Where Two Dimensions Don’t Fall Flat
The intuitive classification of matter as solid, liquid, or gas, and the transition between these states, is a simple comfort of classical physics. At temperatures far from absolute zero (0 degrees Kelvin), thermal fluctuations, caused by random atomic movement, overpower quantum effects. As a result, the familiar solid, liquid, and gas phases behave according to the laws of classical physics. However, at temperatures near absolute zero, the previously subdued quantum effects emerge and the rules change, giving rise to strange properties like superconductivity and superfluidity.
Based on earlier work, scientists had held that ordered phases and, thus, phase transitions, were impossible in two-dimensional systems. Still, though, below a threshold temperature, thin liquid films would suddenly become superfluids and flat magnetic sheets would become superconductors. In response, David J. Thouless and J. Michael Kosterlitz, two condensed matter physicists, imagined these two-dimensional phase transitions in terms of vector fields with vortices, or spirals with specific properties.
A vortex (pl. vortices) is a structure that describes the spinning or rotation of a vector field. In a fluid, it is a region, like a tornado or whirlpool, in which the flow rotates around an axis located in the middle of the vortex. An analogous vortex can be formulated in a magnetic film. The atoms in the film each have an intrinsic angular momentum, or spin, which can point in any direction depending on the properties of the material. In a vortex, these spins form a spiral, where the axis of the vortex is a point around which the spins are oriented, shown in Figure 1(a).
In both systems, the complementary structure to a vortex is an antivortex in which the spins are oriented in a more complex pattern. As can be seen in Figure 1(b), there are several ways to visualize an antivortex, but the most precise is according to its winding number.
That is, for a vortex at any concentric level, if you follow the spins along the level clockwise, the spins will rotate clockwise, yielding a winding number of 1. Antivortices have winding numbers of -1 so that when you follow the spins in a clockwise direction along a concentric level, the spins will rotate counterclockwise. When thought of this way, it becomes apparent that the superposition of a vortex and antivortex cancels out and yields aligned spins, shown in Figure 1(c). All together, this annihilation can be seen in the animation in Figure 2, below.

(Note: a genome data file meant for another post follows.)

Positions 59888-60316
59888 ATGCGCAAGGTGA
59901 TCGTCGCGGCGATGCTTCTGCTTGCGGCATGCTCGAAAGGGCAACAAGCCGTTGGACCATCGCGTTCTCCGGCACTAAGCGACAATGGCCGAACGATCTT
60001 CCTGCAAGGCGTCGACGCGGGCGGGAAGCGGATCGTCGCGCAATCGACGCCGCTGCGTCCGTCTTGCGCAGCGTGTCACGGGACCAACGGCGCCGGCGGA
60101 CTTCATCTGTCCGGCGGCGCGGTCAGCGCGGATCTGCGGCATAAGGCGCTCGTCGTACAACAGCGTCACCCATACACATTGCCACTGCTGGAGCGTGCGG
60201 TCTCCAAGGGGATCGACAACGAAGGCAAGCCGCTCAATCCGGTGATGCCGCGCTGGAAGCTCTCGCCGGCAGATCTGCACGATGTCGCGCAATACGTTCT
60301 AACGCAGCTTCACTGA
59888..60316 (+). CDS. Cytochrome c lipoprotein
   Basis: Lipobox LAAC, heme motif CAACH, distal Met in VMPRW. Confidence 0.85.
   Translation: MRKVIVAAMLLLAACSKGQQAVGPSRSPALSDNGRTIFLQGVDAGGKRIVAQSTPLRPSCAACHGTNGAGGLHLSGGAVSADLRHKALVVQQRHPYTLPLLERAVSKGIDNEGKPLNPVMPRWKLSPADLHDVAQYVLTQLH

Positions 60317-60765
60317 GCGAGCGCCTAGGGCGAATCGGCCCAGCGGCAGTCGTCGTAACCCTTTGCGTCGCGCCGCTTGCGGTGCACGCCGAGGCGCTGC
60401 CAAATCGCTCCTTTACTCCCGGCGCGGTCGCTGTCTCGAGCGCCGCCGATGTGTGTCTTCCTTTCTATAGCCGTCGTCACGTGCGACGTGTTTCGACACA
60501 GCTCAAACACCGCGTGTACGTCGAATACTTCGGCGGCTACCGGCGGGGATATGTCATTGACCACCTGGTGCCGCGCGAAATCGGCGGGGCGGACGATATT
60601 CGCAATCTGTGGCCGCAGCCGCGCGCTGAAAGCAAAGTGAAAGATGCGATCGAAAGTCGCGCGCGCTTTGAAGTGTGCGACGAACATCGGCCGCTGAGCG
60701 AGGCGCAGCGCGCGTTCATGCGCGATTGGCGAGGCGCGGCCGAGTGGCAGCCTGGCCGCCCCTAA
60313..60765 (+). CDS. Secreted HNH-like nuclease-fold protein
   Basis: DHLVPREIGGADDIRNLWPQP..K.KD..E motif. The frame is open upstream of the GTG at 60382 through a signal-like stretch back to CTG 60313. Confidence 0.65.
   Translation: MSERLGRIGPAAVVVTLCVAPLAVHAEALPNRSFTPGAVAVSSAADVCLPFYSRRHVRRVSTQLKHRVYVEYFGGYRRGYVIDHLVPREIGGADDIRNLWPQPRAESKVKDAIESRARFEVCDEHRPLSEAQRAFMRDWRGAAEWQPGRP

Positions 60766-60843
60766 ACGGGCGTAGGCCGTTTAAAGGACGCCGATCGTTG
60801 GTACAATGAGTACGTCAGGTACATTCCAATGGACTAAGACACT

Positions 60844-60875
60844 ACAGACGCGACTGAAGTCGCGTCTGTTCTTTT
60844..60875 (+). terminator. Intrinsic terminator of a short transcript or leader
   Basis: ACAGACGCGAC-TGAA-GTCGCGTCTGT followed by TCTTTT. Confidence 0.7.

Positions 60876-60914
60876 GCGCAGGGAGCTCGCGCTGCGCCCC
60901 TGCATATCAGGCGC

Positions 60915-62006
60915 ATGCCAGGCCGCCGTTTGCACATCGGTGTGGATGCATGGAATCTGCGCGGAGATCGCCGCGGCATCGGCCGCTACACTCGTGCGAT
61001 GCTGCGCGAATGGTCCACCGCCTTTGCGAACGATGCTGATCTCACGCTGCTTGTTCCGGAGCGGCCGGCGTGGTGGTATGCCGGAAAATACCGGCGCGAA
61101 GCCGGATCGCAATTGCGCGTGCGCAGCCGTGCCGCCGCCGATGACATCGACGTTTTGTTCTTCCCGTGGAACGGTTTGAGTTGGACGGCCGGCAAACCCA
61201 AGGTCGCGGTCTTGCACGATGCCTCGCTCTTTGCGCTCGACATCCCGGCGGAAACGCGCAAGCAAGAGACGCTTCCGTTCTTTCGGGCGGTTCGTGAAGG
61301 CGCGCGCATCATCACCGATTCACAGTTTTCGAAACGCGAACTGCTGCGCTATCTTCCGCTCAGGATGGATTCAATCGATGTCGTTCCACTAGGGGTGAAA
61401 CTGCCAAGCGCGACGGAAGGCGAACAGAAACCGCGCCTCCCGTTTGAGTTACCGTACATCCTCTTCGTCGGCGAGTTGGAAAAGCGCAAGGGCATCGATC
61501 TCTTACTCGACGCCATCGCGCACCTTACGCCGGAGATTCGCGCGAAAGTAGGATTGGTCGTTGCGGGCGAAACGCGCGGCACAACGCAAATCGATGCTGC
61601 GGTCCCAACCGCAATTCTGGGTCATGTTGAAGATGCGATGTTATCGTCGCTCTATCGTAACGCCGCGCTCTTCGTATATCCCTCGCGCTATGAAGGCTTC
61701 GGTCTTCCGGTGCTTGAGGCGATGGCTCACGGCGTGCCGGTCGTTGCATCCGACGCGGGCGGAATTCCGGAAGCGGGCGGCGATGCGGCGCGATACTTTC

To put all this into context, let us turn to the concept of temperature. Temperature is a quantity that expresses the average kinetic energy of the material with which it is associated. The lowest energy state for a substance occurs when all of its spins are aligned, so when the material is very cold, the energy is low, and it will tend toward this aligned state. However, as the two-dimensional film warms up, the energy of the system increases, and vortices and antivortices form. Each vortex and antivortex has a very high energy, but because the two complement one another, pairs of vortices and antivortices have much lower energy than the individuals. Thus, as the film is heated, the spins will form these vortex-antivortex pairs. The hotter the film, the more of these pairs form until a breaking point called the phase transition. Kosterlitz and Thouless explained what has previously been regarded as a bizarre sudden transition into superconductivity or superfluidity by proposing that, at some critical point, the density of these pairs essentially becomes so large that the pairings are no longer distinguishable and the vortices and antivortices unbind. So, the vortices initially couple up until the film heats to the the critical temperature, at which they suddenly separate. Technically, this critical point is the one at which the dissociation of the pairings becomes more favorable than the generation of additional pairings. This occurs because the system favors low free energy. However, as explained previously, vortex-antivortex pairings have lower energy than the individuals, but they also have lower entropy.
Entropy is a thermodynamic quantity that describes the disorder of a given state, and specifically, the number of different configurations of that state. This becomes clear if we imagine a ballroom with four pairs of dancers versus eight individuals. There are clearly more arrangements of the eight individual dancers in the room than of the four pairs. Thus, the entropy of the ballroom when the dancers are paired is lower than when they are not bound to their partners. In the same way, the vortex-antivortex pairings have lower entropy than the individual structures.
The most incredible and elegant part of this theory is that it is universal for any two dimensional system regardless of the material.
Because systems tend toward the lowest possible energy and increasing entropy, there is a balance between the favorability of paired vortices and antivortices versus individual structures. Thus, the phase transition occurs at the critical point of this tradeoff, so that above the critical temperature, there are free vortices and below, there are bound pairings.
This phenomenon is called the Kosterlitz-Thouless transition and opened the door to a completely different construction of the phases of matter. The most incredible and elegant part of this theory is that it is universal for any two dimensional system regardless of the material, and, specifically, explains both superfluidity and superconductivity. As such, this work contributed to the general understanding of topological phases, which won Kosterlitz and Thouless the 2016 Nobel Prize in Physics along with F. Duncan Haldane for their subsequent work and the explanation of a related concept: the quantum Hall effect.